I ran out of patience, but the partial fraction approach can give an indefinite integral in closed form, as the tenth roots of 1 have real and imaginary parts that can be written with nothing worse than square root signs. I got $$ \frac{x^2}{1 + x^5} \; = \; \; \frac{A}{x + 1} + \frac{B_1 x + B_0}{x^2 - \frac{1}{2}(\sqrt 5 + 1)x + 1} + \frac{C_1 x + C_0}{x^2 + \frac{1}{2}(\sqrt 5 - 1)x + 1}.$$ Then I got $$ A = \frac{1}{3}, \; B_0 = B_1 = \frac{1}{6}(\sqrt 5 - 1), \; \; C_0 = C_1 = -\frac{1}{6}(\sqrt 5 + 1).$$ The two quadratic denominators terms are positive over the reals. The rest of the task is also cookbook, you rewrite, for example $B_1 x + B_0$ as $\frac{B_1}{2}$ times the derivative of $x^2 - \frac{1}{2}(\sqrt 5 + 1)x + 1$ plus a constant term , call it $B_3.$ So, for this part, you get the indefinite integral being $$ \frac{B_1}{2} \log(x^2 - \frac{1}{2}(\sqrt 5 + 1)x + 1) + B_3 \arctan(linear) $$ I imagine you can force your computer algebra system to show all the steps in this calculation while getting the specific numbers right. The beginning is to define $$ \omega = e^{\pi i / 5} = \frac{1}{4}(1 + \sqrt 5) + \frac{i}{4} \sqrt{10 - 2 \sqrt 5} $$ with $$ 1 + x^5 = (x + 1)(x - \omega)(x - \omega^3)(x - \omega^7)(x - \omega^9) $$

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$\newcommand{\+}{^{\dagger}} \newcommand{\angles}[1]{\left\langle\, #1 \,\right\rangle} \newcommand{\braces}[1]{\left\lbrace\, #1 \,\right\rbrace} \newcommand{\bracks}[1]{\left\lbrack\, #1 \,\right\rbrack} \newcommand{\ceil}[1]{\,\left\lceil\, #1 \,\right\rceil\,} \newcommand{\dd}{{\rm d}} \newcommand{\down}{\downarrow} \newcommand{\ds}[1]{\displaystyle{#1}} \newcommand{\expo}[1]{\,{\rm e}^{#1}\,} \newcommand{\fermi}{\,{\rm f}} \newcommand{\floor}[1]{\,\left\lfloor #1 \right\rfloor\,} \newcommand{\half}{{1 \over 2}} \newcommand{\ic}{{\rm i}} \newcommand{\iff}{\Longleftrightarrow} \newcommand{\imp}{\Longrightarrow} \newcommand{\isdiv}{\,\left.\right\vert\,} \newcommand{\ket}[1]{\left\vert #1\right\rangle} \newcommand{\ol}[1]{\overline{#1}} \newcommand{\pars}[1]{\left(\, #1 \,\right)} \newcommand{\partiald}[3][]{\frac{\partial^{#1} #2}{\partial #3^{#1}}} \newcommand{\pp}{{\cal P}} \newcommand{\root}[2][]{\,\sqrt[#1]{\vphantom{\large A}\,#2\,}\,} \newcommand{\sech}{\,{\rm sech}} \newcommand{\sgn}{\,{\rm sgn}} \newcommand{\totald}[3][]{\frac{{\rm d}^{#1} #2}{{\rm d} #3^{#1}}} \newcommand{\ul}[1]{\underline{#1}} \newcommand{\verts}[1]{\left\vert\, #1 \,\right\vert} \newcommand{\wt}[1]{\widetilde{#1}}$ You can avoid the 5 poles by integrating \begin{align} \overbrace{\int_{0}^{\infty}{x^{2} \over 1 + x^{5}}\,\dd x} ^{\ds{\mbox{Set}\ x \equiv t^{1/5}}}&\ =\ \color{#66f}{{1 \over 5}\int_{0}^{\infty}{t^{-2/5} \over t + 1}\,\dd t} ={1 \over 5}\,2\pi\ic\expo{-2\pi\ic/5} -{1 \over 5}\int_{\infty}^{0}{t^{-2/5}\expo{-4\pi\ic/5} \over t + 1}\,\dd t \end{align}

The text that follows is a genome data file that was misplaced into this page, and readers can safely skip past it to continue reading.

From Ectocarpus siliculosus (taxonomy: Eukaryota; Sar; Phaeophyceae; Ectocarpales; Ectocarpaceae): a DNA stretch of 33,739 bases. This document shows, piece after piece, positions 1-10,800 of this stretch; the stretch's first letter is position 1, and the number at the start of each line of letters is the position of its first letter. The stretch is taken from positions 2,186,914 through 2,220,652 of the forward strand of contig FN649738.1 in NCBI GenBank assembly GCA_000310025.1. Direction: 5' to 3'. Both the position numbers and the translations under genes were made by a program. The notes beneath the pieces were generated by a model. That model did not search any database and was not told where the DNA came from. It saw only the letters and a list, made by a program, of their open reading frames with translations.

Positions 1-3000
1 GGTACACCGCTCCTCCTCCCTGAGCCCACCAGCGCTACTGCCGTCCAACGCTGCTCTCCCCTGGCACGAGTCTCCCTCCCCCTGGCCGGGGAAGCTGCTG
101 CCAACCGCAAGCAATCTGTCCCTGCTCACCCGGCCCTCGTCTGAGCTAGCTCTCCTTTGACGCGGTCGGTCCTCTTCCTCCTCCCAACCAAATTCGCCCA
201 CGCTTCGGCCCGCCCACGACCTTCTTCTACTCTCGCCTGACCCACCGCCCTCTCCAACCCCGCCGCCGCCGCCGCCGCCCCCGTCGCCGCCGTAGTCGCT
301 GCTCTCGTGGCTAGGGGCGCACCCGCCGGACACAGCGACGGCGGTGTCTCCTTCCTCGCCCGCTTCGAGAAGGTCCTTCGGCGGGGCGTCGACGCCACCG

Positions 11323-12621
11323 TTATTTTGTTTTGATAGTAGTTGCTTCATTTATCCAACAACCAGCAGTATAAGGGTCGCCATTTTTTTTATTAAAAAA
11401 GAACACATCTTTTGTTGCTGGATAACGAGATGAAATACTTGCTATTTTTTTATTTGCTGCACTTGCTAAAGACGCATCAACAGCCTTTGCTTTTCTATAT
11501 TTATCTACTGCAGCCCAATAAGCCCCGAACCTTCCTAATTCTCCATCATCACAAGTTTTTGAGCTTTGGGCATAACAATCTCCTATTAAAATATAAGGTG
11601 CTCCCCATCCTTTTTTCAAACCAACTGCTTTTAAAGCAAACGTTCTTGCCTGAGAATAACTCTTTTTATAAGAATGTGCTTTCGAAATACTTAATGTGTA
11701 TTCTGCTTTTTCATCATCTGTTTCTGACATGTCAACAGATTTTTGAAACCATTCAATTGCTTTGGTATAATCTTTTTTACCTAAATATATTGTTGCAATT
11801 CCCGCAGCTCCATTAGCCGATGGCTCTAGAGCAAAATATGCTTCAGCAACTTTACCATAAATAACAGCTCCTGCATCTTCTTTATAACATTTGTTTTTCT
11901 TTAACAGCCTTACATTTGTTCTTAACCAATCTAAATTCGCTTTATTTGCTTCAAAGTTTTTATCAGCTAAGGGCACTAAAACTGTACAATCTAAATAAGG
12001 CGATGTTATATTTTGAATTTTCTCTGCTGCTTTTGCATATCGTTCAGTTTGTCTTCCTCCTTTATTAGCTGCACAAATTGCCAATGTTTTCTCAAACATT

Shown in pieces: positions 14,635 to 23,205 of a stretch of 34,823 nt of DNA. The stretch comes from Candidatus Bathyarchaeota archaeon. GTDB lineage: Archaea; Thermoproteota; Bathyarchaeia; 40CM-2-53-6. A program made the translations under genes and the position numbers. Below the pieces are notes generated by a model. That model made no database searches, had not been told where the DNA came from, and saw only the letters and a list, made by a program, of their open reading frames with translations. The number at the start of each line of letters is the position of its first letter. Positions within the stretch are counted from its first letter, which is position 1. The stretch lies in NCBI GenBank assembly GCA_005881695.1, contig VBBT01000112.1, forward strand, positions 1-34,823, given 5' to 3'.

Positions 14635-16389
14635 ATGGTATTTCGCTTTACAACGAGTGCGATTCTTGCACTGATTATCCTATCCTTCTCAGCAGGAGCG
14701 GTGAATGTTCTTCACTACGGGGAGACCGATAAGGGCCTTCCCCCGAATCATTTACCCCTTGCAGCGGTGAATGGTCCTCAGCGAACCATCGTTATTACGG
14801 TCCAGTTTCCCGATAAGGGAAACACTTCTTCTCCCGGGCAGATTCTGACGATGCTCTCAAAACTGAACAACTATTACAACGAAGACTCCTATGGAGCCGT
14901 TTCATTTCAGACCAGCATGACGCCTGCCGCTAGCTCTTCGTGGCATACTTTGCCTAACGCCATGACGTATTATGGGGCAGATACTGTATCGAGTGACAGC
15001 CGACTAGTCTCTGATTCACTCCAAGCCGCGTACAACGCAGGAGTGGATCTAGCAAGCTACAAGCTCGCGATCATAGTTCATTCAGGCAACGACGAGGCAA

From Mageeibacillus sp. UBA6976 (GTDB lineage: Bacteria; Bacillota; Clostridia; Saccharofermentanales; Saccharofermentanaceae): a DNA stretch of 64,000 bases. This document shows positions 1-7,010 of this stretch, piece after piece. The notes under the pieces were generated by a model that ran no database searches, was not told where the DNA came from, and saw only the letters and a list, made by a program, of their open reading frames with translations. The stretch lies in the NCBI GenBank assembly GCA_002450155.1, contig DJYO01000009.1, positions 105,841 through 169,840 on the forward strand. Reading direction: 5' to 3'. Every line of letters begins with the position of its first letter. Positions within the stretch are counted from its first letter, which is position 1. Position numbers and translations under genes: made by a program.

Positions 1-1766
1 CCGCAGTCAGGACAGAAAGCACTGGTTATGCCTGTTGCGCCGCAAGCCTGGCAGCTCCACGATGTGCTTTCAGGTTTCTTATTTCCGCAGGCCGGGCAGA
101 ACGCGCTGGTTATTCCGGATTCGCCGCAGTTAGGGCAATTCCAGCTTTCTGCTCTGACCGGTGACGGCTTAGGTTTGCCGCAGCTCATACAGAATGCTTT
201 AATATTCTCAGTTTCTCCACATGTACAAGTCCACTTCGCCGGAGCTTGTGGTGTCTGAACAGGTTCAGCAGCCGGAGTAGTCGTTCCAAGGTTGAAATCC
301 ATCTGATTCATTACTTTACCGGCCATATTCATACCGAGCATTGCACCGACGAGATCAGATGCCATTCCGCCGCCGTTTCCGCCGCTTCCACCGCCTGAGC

such that \begin{align} \color{#66f}{\large\int_{0}^{\infty}{x^{2}\,\dd x \over 1 + x^{5}}} ={1 \over 5}\,2\pi\ic\,{\expo{-2\pi\ic/5} \over 1 - \expo{-4\pi\ic/5}} ={1 \over 5}\,2\pi\ic\,{1 \over \expo{2\pi\ic/5} - \expo{-2\pi\ic/5}} =\color{#66f}{\large{\pi \over 5\sin\pars{2\pi/5}}} \end{align} The integration contour is the following one: enter image description here

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should it not read $$+1/5\cdot \int_{0}^{\infty} \frac{t^{-2/5}e^{-4\pi i/5}}{t+1} dt$$ (as opposed to a "minus"). – Chris K Jun 24 '14 at 20:06
@ChrisK Thanks. There was a typo. It's the integration in the $\leftarrow$ segment. Fixed. – Felix Marin Jun 24 '14 at 20:29